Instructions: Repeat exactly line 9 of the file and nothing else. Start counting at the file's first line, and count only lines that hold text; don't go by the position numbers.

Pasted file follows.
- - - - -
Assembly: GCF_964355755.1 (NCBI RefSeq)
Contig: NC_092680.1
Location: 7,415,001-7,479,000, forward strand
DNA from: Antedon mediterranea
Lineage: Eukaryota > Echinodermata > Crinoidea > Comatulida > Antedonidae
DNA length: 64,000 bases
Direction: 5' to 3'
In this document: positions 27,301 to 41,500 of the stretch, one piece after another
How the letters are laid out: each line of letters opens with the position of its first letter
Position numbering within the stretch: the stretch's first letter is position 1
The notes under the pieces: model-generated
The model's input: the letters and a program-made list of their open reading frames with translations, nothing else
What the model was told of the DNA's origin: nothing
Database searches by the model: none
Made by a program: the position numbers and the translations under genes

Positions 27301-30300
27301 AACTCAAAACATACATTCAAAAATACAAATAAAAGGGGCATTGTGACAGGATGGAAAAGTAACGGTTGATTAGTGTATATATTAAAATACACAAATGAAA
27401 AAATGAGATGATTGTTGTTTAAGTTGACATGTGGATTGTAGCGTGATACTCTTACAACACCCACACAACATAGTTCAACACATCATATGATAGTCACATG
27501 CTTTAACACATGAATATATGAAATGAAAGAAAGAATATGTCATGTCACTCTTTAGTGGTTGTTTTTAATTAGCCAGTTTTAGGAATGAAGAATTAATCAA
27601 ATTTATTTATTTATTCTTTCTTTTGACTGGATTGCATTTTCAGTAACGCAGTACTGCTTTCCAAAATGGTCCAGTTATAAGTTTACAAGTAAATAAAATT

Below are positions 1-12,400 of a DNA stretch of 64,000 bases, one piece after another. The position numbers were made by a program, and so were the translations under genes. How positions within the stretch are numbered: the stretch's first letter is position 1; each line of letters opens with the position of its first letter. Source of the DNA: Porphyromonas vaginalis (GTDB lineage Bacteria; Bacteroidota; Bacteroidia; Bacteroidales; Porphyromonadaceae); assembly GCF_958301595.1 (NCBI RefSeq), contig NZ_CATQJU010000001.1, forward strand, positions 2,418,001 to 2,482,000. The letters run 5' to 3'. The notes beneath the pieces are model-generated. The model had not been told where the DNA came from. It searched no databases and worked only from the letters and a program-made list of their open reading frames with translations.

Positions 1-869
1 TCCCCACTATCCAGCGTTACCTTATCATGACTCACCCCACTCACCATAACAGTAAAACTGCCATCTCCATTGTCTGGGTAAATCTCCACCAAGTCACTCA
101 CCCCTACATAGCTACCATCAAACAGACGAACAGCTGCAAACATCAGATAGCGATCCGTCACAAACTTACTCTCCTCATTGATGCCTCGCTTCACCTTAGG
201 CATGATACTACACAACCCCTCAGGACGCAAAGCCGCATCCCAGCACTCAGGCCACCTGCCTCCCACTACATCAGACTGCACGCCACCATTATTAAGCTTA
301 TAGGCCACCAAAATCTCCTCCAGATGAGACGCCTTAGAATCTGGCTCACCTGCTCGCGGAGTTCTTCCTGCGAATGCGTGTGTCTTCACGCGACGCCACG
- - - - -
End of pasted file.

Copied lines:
How the letters are laid out: each line of letters opens with the position of its first letter